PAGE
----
Brain cancer comes in two varieties: primary tumors and secondary tumors.
Primary tumors start in the brain and rarely spread, while secondary tumors start elsewhere in the body (most commonly the lunges and breasts) and eventually spread to the brain, according to Adilia Hormigo, director of neuro-oncology at the Mount Sinai Health System and associate professor of neurology, medicine and neurosurgery at the Icahn School of Medicine at Mount Sinai.
Talking to Women's Health, Hormigo outlines the 7 crucial brain cancer symptoms to know about.
Headaches can be an underlying sign of a brain tumor, and possibly a cancerous one. This isn't your average headache from staring at the TV for too long or having an afternoon with your children, these are 'severe' headaches.
Dr Homigo says, 'If you suddenly have severe headaches or if you’re experiencing nausea or vomiting with your headaches, you should seek attention from a doctor.'
While nausea also accompanies migraines, it's never a bad idea to get yourself checked out just in case, especially if your migraines are new or worsening.
Dr Hormigo explains that cancerous tumors can cause seizures when they press on the brain cells around them, ultimately causing electrical signaling problems.
'When you’re having a seizure, that means something in the electricity of the brain isn’t right,' she explains.
If you are experiencing seizures, it is best to visit a doctor as soon as possible.
There are many reasons a woman can feel nauseous - everything from her period to not getting enough sleep - that's why knowing your bodies regular patterns is crucial.
Hormigo explains that persistent queasiness without an explanation should be noted.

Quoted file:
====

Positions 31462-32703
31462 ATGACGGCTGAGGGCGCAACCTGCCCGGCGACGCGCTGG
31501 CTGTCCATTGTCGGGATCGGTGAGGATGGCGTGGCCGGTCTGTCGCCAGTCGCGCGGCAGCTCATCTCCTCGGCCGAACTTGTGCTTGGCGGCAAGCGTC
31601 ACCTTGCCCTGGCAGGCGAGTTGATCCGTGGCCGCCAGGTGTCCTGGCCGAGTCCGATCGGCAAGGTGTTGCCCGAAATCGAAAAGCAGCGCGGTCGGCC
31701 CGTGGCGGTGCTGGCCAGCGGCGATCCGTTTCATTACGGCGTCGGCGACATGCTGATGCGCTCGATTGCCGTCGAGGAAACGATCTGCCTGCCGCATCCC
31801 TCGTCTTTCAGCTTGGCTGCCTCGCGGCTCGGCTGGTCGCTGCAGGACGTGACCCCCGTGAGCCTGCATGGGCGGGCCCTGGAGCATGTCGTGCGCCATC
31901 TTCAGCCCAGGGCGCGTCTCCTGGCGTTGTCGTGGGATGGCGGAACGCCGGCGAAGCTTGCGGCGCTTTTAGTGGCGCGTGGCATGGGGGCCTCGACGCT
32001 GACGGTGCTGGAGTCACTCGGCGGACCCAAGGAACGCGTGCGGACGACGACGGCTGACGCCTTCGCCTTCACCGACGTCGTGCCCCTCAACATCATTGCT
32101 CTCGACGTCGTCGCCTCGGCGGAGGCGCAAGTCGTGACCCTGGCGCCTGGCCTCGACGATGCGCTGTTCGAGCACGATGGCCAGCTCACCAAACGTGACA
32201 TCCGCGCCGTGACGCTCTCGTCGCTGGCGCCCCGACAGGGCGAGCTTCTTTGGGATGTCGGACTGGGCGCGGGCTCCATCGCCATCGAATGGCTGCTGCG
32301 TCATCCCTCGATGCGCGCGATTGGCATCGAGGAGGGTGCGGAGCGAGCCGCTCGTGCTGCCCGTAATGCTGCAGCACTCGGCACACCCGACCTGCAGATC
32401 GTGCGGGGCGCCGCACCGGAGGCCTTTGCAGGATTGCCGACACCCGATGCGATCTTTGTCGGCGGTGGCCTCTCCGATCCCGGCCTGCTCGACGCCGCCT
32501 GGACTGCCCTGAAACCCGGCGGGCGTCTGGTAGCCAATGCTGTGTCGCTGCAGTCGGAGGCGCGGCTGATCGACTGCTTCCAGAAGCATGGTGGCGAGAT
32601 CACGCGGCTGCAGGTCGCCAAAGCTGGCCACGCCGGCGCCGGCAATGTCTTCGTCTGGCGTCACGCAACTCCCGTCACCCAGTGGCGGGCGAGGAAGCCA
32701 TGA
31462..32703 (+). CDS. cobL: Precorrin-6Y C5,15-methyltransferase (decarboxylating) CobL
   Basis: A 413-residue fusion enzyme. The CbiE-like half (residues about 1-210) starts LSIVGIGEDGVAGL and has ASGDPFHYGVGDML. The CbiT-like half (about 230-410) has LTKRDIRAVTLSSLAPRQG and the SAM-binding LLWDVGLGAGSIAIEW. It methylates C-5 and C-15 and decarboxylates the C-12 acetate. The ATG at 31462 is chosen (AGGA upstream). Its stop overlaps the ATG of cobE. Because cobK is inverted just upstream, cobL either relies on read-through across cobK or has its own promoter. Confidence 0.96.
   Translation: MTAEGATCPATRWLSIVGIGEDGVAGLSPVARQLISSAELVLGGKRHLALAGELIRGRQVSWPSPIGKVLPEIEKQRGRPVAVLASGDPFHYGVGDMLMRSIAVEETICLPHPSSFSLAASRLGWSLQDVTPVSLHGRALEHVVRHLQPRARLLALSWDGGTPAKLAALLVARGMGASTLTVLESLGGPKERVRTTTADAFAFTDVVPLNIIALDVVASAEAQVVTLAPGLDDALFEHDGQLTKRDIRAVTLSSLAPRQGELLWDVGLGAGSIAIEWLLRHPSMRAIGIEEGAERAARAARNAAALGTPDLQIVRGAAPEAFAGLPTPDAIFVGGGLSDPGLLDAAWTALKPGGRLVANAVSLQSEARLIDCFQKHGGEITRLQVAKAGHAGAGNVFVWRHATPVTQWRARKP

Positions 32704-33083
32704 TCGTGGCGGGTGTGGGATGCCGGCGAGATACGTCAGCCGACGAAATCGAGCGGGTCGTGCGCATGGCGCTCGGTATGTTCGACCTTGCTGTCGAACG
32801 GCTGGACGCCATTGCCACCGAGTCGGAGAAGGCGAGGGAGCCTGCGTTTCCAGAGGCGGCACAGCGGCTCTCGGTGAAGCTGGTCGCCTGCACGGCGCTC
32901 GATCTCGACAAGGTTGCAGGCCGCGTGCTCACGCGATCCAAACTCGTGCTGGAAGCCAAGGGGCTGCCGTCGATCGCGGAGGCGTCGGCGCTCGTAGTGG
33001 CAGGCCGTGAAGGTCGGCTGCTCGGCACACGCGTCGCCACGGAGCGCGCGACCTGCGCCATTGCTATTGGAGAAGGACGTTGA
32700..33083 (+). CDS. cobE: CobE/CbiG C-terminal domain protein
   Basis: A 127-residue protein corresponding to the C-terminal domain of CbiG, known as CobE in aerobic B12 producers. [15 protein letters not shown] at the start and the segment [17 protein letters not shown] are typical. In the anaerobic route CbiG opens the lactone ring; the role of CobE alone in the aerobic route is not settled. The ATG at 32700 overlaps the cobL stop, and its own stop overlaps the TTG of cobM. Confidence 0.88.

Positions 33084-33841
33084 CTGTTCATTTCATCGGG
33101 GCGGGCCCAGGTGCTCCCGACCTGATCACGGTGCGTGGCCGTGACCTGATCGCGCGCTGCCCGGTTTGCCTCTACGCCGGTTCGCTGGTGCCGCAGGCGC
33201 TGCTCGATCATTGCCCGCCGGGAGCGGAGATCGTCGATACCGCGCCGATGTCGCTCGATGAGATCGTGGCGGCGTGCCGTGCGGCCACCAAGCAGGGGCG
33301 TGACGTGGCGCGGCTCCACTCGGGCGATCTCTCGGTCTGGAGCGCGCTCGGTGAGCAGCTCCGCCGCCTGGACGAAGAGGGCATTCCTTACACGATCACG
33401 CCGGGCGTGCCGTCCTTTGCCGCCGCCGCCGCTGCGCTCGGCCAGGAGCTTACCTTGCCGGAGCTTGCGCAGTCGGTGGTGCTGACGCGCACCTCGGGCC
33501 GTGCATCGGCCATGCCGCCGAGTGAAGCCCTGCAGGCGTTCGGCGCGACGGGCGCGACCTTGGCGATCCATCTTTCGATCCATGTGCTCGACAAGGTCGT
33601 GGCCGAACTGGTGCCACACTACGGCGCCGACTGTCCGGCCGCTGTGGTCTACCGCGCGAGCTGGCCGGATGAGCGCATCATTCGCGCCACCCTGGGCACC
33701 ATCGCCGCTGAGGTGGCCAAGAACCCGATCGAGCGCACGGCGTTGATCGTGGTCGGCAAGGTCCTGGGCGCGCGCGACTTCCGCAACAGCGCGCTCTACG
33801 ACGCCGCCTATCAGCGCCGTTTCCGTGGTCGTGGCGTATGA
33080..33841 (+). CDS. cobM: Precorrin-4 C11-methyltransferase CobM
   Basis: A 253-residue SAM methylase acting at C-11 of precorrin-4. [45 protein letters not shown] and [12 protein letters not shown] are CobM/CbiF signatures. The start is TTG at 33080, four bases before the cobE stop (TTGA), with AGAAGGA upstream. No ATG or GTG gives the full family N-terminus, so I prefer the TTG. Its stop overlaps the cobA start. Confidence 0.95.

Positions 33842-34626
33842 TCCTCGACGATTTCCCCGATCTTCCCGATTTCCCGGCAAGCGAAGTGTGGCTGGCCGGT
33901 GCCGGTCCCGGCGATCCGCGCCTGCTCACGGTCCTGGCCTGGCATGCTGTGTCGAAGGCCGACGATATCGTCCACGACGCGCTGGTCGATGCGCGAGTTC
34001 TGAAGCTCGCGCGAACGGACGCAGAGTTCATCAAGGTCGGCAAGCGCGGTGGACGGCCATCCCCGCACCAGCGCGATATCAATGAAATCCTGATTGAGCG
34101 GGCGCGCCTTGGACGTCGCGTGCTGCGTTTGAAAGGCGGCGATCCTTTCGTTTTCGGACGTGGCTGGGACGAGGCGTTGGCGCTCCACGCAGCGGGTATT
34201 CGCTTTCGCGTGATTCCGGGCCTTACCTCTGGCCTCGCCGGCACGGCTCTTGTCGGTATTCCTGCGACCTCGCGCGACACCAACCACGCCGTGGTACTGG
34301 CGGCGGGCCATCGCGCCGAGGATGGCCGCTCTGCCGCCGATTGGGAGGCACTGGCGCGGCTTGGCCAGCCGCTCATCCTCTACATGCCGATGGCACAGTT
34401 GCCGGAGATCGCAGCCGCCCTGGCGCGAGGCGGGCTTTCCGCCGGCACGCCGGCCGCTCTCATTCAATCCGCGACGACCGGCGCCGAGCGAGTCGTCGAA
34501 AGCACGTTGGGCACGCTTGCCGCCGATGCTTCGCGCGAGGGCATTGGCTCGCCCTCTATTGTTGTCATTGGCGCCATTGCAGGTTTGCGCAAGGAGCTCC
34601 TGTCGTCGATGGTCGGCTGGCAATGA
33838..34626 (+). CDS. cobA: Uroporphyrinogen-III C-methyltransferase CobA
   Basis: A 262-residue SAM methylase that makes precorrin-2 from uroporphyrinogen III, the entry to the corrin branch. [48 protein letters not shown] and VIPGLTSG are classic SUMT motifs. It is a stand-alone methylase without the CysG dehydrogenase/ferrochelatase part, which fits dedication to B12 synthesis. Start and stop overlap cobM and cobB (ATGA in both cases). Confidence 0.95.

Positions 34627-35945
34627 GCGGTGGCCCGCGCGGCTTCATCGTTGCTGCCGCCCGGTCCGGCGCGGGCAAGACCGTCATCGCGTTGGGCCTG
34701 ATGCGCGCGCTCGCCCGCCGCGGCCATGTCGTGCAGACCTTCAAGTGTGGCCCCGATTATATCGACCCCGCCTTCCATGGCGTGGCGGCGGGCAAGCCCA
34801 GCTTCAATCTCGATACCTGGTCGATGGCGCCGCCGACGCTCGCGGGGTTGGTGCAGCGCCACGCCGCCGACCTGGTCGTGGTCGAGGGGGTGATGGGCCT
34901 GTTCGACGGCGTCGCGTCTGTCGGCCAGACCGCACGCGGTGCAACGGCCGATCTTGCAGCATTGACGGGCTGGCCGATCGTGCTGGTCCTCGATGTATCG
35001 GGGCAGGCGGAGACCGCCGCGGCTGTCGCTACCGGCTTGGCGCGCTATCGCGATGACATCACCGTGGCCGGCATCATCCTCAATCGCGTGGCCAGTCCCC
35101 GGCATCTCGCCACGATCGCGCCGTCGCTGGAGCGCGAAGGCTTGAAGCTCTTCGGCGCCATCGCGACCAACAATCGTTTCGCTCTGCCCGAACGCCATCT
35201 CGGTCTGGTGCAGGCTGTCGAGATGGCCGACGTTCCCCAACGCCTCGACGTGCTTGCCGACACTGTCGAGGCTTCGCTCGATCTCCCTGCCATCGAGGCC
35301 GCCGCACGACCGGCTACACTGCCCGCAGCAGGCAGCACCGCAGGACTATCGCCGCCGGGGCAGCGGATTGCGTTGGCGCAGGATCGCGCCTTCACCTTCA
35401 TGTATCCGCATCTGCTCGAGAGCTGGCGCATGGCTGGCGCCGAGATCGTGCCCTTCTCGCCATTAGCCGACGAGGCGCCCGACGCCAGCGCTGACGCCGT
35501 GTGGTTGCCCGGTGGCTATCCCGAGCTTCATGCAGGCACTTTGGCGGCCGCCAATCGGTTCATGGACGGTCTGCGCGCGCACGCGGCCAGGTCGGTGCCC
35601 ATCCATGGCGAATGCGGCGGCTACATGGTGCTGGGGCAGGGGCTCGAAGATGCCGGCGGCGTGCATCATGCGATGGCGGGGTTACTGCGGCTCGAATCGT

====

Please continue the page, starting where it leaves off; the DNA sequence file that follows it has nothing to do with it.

Dr Hormigo says, 'If you’re someone who never feels ill like that and it comes on suddenly and sticks around, especially if you’re over 40, you should seek attention.'
When a brain tumor occurs behind the eye, it can cause serious side-effects to your vision, including blurry vision, double vision, and loss of vision, and even cause floating shapes or spots to appear.
'With brain tumors, the symptoms sometimes depend on the area of the brain where the tumor is located,' Dr Homigo says. 'One of the classic situations I see is a driver causing a car accident because something is messing with their visual field.'
Paying close attention to your eyesight and getting your eyes checked regularly (Homigo says once a year is sufficient) is key.
Weakness or clumsiness
Brain tumors that occur in different parts of the brain can have an adverse effect on your physical wellbeing, often throwing off balance and motor control.
'If you feel a weakness or numbness on one side of your body or have trouble dressing, it could be related to a tumor in a certain location,' says Hormigo, noting that there aren't many other explanations for extreme or sudden changes in balance and coordination.
We can all get a bit 'out of it' when we're overloaded with work, not sleeping well, or getting low on blood sugar. But if you have trouble finding the right word, or your friends notice you calling things by the wrong names, you need to talk to your doctor about having a brain scan, Homigo says.
BIG mood changes
If a brain tumor starts to form on the frontal lobe, the area of your brain responsible for controlling your personality, you could quite literally turn into a different person.
'People can actually notice odd behaviors or changes in behaviors with a tumor,' says Hormigo. 'I’ve seen people after treatment who have said, ‘I was getting so cranky. Now I’m back to being a nice person!’'